Develop the habit of thinking about potential solutions whenever your mind comes up with a problem. "What are some of the ways that I could possibly solve this problem?" is one of the worthy questions to get into the habit of asking yourself.
When you keep your mind focused on solving problems, you save yourself the anxiety you would have experienced if you had focused mostly on problems.
Moreover, when you think about finding solutions, you are more likely to find satisfactory solutions.
Keep your eyes and ears open to reading and hearing about how various people have solved different problems. Think of a list of people who excel at solving problems. Instead of spending an excessively large amount of time obsessing about a problem, ask yourself, "Who is good at solving problems? Let me contact this person." When you can't contact your problem-solving friend immediately, you can gain by asking yourself, "What do I think this person would say to help me solve this problem?"
Thinking about the situation in this way will bring out an aspect of your creativity that otherwise would not have been accessed.
(from Rabbi Zelig Pliskin's book: "Conversations With Yourself", pp.55-6) [Artscroll.com])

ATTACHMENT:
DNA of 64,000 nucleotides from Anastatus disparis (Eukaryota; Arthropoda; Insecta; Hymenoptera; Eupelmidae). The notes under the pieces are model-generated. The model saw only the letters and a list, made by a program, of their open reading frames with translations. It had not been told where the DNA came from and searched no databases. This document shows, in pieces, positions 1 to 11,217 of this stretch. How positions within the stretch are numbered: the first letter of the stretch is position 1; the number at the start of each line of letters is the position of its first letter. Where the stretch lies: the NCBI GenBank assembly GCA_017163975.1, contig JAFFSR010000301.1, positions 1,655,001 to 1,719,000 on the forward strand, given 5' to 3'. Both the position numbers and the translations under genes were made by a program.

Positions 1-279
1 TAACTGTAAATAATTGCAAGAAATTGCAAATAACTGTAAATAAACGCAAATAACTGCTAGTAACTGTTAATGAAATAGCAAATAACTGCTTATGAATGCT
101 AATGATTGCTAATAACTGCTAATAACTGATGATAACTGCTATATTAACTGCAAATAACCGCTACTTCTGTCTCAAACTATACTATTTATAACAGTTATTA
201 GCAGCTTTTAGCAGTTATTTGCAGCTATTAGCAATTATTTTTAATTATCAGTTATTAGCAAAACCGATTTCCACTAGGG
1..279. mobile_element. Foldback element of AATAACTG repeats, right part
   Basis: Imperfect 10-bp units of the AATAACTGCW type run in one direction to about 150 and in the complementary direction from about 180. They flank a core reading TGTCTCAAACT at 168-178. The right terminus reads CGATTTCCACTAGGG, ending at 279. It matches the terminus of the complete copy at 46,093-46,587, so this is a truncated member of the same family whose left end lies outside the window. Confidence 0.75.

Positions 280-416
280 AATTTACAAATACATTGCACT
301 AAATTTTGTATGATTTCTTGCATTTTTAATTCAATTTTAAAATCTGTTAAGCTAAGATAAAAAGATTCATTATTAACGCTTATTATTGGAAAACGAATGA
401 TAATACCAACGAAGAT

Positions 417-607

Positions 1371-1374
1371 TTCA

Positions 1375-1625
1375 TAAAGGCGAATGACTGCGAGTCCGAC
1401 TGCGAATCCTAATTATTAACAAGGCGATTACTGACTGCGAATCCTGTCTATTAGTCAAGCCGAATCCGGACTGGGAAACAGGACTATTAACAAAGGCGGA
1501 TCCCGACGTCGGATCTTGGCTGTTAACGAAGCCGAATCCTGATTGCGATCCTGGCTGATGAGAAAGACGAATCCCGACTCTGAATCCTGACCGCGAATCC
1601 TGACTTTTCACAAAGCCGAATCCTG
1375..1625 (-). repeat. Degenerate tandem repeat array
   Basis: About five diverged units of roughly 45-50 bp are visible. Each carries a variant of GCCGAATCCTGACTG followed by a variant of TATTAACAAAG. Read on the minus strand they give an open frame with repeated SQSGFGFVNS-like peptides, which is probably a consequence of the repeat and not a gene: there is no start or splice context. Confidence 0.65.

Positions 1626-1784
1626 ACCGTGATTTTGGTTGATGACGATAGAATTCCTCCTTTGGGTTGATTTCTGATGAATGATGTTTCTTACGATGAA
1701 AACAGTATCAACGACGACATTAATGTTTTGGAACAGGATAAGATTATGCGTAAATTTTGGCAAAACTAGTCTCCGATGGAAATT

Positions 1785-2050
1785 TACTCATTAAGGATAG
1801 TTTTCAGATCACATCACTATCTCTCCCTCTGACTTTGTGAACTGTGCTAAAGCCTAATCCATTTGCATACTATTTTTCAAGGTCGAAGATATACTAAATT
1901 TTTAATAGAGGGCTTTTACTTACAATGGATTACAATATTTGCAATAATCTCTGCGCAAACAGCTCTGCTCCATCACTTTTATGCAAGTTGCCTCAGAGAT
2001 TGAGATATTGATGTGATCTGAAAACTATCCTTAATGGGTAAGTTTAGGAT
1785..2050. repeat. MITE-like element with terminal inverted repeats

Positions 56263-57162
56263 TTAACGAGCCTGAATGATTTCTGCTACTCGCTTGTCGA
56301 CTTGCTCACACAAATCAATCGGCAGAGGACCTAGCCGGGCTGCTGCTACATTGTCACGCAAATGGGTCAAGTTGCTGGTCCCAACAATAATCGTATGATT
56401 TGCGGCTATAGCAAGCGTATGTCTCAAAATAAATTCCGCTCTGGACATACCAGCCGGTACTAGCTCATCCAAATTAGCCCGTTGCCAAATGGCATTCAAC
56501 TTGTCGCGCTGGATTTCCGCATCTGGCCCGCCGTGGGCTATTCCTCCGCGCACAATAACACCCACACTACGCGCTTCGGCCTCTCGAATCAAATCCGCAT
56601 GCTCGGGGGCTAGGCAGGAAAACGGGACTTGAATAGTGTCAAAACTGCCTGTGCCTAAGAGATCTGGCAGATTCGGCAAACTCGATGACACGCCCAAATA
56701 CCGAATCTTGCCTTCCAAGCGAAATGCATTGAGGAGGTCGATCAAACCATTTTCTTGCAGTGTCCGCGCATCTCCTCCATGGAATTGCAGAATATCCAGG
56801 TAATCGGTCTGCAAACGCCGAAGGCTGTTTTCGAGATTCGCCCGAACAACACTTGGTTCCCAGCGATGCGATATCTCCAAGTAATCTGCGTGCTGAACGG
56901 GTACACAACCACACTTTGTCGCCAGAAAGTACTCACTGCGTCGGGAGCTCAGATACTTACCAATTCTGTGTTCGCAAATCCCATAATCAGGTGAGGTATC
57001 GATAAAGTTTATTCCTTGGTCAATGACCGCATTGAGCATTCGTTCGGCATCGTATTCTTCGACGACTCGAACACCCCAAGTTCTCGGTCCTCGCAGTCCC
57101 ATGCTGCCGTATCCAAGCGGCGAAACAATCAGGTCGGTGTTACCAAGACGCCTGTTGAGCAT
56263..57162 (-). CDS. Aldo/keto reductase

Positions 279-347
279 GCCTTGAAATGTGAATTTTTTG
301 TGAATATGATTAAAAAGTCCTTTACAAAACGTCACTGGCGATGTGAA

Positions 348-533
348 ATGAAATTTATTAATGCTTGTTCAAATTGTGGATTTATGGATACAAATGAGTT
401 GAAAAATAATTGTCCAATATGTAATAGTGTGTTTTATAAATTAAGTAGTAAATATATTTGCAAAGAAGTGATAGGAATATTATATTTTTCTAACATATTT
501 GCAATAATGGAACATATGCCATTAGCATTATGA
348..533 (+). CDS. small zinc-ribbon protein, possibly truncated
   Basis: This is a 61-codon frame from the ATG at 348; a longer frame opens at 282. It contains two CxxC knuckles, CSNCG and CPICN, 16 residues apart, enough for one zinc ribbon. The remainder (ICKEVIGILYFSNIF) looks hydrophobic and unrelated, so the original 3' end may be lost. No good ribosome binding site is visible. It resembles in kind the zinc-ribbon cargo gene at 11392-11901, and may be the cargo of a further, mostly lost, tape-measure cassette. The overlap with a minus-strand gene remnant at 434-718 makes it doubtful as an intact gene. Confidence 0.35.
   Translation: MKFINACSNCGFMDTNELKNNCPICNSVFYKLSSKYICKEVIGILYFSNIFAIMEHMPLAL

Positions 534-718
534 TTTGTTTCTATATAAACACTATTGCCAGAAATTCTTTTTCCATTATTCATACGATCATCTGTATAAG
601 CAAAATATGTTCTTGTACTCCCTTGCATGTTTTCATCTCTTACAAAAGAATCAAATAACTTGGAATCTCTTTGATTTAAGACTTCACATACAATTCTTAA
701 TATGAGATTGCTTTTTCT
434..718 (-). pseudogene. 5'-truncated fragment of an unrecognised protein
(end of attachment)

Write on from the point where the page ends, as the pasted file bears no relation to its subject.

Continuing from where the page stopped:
We're human. We need food. We need meaning and connection. And we most definitely need encouragement.
Now, in this wise and charming new volume, we learn how to effectively use the massive power of encouragement,
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In Encouragement, Rabbi Pliskin shares meditations and affirmations, inspirational true stories, and his trademark
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Rabbi Zelig Pliskin is the author of 25 books with his specialty in mastering happiness and other positive inner resources.
His last 15 books include such titles as: "Taking Action", "Happiness", "Kindness", "Courage", "Serenity", "Building Your Self-image" "Conversations with
Yourself" and "Marriage." These books are available at: Artscroll.com.
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